Neither the U.S. nor the Russian President agree with analysts who claim that the rivalry between the U.S. and Russia are over.
The ongoing rift between the U.S. and the EU countries in NATO hints at the slow collapse of the Western alliance.
The split among NATO member countries will continue unless the alliance conform to a shared threat perception.
It seems that Western unity has slowly shattered over the last decade with most Western or Western-dominated international organizations starting to splinter.
The outcome of NATO’s Brussels summit will demonstrate whether the U.S.-led bloc, recently shaken by Washington’s controversial policies, will secure its effectiveness in the international community.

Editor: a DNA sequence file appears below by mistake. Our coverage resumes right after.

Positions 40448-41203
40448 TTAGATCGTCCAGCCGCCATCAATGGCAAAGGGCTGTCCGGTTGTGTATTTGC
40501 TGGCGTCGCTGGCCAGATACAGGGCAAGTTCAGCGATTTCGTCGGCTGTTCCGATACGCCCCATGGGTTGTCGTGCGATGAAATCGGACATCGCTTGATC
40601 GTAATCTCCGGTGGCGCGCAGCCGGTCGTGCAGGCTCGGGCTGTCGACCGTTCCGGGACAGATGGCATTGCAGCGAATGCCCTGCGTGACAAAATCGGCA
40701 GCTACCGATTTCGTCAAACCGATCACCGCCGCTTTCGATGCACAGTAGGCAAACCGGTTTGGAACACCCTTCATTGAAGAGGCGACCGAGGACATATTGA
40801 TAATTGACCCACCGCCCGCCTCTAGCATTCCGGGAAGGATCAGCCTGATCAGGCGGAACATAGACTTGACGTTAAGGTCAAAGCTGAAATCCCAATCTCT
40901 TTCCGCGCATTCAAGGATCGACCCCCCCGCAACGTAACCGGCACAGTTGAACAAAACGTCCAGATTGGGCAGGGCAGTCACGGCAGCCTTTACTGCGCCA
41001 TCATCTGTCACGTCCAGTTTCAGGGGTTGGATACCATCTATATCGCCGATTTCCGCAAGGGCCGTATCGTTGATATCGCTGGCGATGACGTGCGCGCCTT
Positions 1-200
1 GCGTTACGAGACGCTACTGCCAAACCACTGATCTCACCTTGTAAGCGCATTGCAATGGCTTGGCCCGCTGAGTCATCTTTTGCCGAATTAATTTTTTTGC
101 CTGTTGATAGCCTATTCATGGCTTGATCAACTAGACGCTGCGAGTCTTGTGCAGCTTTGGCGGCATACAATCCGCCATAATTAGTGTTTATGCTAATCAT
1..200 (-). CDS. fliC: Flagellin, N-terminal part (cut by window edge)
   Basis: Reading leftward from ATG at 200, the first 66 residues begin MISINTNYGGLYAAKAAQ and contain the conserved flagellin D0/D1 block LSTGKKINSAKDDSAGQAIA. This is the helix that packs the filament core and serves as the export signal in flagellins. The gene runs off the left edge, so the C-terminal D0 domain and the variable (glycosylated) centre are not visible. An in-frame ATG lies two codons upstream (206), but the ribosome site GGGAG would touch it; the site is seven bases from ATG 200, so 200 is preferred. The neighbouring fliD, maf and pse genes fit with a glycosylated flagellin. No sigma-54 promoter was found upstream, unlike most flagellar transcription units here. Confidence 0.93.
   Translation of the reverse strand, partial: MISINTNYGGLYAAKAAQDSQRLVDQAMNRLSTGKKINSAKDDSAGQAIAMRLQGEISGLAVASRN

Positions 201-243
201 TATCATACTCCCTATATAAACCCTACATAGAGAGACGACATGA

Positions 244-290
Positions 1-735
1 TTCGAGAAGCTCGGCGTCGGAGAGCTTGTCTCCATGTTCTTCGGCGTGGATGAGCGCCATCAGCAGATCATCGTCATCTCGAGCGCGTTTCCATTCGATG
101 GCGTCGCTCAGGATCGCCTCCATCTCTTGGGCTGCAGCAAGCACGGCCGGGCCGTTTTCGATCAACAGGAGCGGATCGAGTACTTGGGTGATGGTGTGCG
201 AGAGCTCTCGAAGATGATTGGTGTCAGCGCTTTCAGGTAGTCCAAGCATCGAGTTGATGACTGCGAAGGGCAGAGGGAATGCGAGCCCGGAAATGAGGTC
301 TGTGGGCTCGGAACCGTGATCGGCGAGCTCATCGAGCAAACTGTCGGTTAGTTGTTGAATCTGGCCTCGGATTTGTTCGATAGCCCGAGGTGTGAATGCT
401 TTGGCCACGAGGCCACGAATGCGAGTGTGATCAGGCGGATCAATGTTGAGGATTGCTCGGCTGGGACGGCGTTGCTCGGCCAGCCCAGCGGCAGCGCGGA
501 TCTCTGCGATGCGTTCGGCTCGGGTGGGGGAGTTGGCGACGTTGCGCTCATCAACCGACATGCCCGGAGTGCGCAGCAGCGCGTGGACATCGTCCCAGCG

Turkey’s removal from the F-35 program will not eliminate potential risks by Russia. It will only hamper NATO influence in the region and further deteriorate Turkish-American relations, as part of a lose-lose scenario.
“Losing Turkey by keeping it out of the JSF also means that the U.S. would weaken its own strategic objectives in the Middle East.”
Late Secretary of State Kissinger’s style of dealmaking may help President Trump find a way to improve on his repetitive and ineffective foreign policy strategies.
The rising tide of trade protectionism might trigger global responses to U.S. policies, but trade protectionism shall be considered with its broader impact on international financial movements as well.
Turkey feels abandoned by its NATO allies as well as European counterparts in its efforts to deal with the terror threat and spillover effects of the civil wars in Syria and Iraq.